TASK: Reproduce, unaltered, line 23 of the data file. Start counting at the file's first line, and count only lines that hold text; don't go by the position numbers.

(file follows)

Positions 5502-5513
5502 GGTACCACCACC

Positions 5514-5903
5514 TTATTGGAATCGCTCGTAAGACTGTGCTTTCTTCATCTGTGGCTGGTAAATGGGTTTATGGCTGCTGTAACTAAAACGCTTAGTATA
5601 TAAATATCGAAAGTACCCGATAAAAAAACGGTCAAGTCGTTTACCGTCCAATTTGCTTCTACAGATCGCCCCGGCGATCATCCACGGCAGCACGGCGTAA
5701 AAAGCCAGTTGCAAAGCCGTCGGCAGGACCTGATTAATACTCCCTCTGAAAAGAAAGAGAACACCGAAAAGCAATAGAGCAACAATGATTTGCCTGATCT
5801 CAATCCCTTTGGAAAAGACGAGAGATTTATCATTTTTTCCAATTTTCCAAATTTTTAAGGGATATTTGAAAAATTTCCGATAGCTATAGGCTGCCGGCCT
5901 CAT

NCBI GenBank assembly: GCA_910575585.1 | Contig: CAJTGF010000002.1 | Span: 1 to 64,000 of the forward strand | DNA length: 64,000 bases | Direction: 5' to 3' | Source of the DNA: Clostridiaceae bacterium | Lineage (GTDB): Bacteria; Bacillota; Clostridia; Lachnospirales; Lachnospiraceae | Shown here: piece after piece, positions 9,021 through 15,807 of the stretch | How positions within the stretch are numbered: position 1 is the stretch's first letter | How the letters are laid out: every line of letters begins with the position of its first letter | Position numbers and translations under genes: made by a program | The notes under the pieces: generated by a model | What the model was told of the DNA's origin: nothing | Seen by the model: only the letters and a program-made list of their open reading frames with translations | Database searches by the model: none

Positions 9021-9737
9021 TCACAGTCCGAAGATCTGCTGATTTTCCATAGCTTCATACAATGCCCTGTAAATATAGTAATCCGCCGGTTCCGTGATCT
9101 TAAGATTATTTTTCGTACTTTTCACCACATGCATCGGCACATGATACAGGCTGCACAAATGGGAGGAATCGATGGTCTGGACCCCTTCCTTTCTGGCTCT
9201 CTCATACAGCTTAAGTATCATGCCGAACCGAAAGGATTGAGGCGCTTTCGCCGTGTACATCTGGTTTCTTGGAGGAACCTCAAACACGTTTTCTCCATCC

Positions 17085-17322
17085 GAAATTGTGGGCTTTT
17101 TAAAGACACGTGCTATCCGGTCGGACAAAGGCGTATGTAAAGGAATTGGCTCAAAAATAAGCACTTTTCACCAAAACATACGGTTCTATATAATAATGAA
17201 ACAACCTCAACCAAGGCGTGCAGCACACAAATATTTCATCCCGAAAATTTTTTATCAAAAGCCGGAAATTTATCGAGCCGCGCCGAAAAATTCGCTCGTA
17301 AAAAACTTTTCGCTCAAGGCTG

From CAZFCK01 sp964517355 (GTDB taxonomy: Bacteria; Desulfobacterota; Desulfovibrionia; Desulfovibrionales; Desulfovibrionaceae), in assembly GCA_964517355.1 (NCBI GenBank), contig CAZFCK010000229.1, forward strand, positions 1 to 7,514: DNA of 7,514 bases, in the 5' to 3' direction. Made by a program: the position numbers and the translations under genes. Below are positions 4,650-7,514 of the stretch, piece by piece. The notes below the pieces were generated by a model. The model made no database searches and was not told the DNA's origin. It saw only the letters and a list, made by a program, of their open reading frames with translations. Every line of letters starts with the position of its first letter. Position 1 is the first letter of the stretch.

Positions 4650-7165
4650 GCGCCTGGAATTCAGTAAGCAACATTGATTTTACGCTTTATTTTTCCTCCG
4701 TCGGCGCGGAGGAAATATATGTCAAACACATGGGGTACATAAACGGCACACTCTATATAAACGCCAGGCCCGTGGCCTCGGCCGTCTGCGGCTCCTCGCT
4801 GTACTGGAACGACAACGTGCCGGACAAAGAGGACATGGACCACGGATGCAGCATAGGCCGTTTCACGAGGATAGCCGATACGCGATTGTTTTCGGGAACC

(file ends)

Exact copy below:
4801 GTACTGGAACGACAACGTGCCGGACAAAGAGGACATGGACCACGGATGCAGCATAGGCCGTTTCACGAGGATAGCCGATACGCGATTGTTTTCGGGAACC